To believe that all human beings can be saved by a simple divine decree debases rather than elevates the human person. Think about your efforts to win people over to your love or your cause. Granted, compared to the deity and Dale Carnegie, we all fall short of winning friends and influencing people. But since a person’s will is a holy of holies, no one, not even God, can enter it by force without defiling it.

Neither God nor anyone else can compel someone’s agreement or love through overwhelming force. That would be rape not love, exploitation not cooperation. “Dehumanize the human so we can save him” deserves a place in Orwell’s 1984. It is simply doublespeak. “Hell is one of the eternal guarantees of human freedom, for it admits the right of a free man to cry out non-serviam throughout all eternity,” Archbishop Fulton Sheen once wrote. In Milton’s Paradise Lost, Lucifer would rather revolt against heaven than serve there; at least in Hell he can be king.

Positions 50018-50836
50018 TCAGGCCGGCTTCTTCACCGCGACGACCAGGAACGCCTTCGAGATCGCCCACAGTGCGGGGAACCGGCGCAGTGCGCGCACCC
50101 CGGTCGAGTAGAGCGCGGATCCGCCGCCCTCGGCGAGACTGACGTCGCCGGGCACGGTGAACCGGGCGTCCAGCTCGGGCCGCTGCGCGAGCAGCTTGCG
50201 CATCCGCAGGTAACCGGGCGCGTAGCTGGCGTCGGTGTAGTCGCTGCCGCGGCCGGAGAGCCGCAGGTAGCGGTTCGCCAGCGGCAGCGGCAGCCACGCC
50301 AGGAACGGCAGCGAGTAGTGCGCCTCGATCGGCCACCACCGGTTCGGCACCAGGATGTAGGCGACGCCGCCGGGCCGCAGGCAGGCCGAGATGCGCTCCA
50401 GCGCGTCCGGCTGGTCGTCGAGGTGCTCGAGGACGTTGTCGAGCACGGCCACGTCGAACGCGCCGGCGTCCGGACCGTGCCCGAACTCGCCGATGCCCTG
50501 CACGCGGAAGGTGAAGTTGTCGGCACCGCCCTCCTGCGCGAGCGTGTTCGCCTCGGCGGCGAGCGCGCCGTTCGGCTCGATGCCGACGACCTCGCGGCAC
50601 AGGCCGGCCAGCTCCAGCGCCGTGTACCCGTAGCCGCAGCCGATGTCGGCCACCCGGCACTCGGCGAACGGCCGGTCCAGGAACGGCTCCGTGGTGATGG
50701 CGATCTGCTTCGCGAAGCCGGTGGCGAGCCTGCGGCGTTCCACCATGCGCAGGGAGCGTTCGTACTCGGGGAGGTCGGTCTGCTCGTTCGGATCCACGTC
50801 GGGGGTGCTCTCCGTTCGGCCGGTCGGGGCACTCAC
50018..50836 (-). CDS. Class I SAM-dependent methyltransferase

British evangelist John Wesley speaks for the vast majority of Christians when he writes that God’s goodness is displayed most clearly “in offering salvation to every creature, actually saving all that consent thereto, and doing for the rest all that infinite wisdom, almighty power and boundless love can do, without forcing them to be saved, which would be to destroy the very nature that he had given them.”

This column is reprinted with permission from “Why Are Catholics So Concerned About Sin?” by Al Kresta, CEO of Ave Maria Communications and host of Kresta in the Afternoon on Ave Maria Radio.